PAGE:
Q&A: Britain's OK of COVID-19 vaccine sparks speedy debate

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People eat outside in Covent Garden market, as non-essential shops are allowed to reopen after England's second lockdown ended in London, Wednesday, Dec. 2, 2020. Pfizer and BioNTech say they've won permission Wednesday for emergency use of their COVID-19 vaccine in Britain, the world's first coronavirus shot that's backed by rigorous science -- and a major step toward eventually ending the pandemic.(AP Photo/Alberto Pezzali)

LONDON – Britain’s announcement that it has become the first Western country to authorize the use of a COVID-19 vaccine has sparked debate about whether officials emphasized speed over safety.

The U.K.’s Medicines and Healthcare Products Regulatory Agency gave temporary authorization for people to receive a vaccine produced by U.S. drugmaker Pfizer and German company BioNTech. The agency made the decision under rules allowing regulators to sign off on medicines more quickly during public health emergencies.

The move made the United Kingdom the world's first country to OK a rigorously tested COVID-19 vaccine. The British public is now seeking more information about the vaccine and the immunization timetable as authorities try to find an equitable way to distribute the limited number of doses that initially will be available.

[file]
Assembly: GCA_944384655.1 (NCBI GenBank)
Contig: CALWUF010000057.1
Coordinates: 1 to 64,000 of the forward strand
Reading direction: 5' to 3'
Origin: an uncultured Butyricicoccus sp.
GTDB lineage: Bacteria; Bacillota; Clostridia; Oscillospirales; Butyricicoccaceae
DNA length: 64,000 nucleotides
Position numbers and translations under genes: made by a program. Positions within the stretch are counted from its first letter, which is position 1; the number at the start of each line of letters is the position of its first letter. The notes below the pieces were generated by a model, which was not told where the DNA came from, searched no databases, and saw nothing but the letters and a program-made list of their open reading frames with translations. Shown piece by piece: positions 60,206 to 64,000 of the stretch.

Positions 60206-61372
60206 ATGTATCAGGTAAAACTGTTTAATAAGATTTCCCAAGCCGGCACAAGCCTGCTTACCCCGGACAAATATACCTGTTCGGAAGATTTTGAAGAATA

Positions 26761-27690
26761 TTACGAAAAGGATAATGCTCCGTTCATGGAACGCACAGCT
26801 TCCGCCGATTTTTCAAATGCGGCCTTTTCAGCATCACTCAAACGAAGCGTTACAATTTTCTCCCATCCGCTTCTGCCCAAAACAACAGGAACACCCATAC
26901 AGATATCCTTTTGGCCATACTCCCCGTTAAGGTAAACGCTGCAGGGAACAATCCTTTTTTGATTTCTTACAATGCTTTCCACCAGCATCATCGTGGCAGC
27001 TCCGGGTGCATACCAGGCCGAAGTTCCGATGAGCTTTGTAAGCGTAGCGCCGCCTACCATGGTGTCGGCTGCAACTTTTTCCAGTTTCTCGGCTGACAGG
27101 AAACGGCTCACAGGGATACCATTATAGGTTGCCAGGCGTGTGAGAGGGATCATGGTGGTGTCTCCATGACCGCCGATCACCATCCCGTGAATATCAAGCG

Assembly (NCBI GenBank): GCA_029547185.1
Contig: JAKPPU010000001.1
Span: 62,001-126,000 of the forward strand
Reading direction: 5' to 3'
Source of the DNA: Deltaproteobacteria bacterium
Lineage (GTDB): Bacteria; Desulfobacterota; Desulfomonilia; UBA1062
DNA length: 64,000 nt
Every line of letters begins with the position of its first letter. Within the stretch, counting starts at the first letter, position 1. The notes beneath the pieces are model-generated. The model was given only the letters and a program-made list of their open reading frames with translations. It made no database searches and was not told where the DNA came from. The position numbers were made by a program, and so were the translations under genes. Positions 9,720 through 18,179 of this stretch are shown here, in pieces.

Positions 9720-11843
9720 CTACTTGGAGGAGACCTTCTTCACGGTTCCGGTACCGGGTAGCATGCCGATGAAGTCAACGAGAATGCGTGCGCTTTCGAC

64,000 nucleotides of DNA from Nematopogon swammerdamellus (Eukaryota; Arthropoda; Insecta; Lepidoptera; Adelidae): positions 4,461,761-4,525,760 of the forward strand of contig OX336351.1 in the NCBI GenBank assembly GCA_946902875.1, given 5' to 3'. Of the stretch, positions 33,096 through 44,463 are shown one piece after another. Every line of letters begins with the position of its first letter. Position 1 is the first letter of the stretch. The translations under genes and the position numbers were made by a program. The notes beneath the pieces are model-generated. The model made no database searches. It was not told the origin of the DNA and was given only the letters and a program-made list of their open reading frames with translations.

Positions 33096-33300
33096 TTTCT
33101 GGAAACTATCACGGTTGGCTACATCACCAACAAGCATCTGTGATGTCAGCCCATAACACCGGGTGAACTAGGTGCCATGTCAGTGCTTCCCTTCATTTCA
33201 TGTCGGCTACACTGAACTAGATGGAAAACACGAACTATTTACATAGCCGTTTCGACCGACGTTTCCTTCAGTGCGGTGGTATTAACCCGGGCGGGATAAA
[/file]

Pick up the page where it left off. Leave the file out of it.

Health Secretary Matt Hancock has said vaccinations would begin “within days.” The exact date the shots start will depend on how fast regulators can complete safety checks that must be done on each batch.

A panel of independent experts that advises the British government, the Joint Committee on Vaccination and Immunization, has set out priorities for vaccinating the most vulnerable people first. The highest priority goes to older people living in nursing homes and their caregivers, but logistical difficulties in shipping smaller quantities of vaccine to reach a limited demographic group might cause a delay to this group.

People over age 80 and healthcare workers have the second-highest priority. From there, priority access is based roughly in order of age until a vaccine has been offered to everyone over the age of 50, which is almost 40% of the U.K. population. Younger people with health conditions that put them at increased risk from COVID-19 also will take precedence.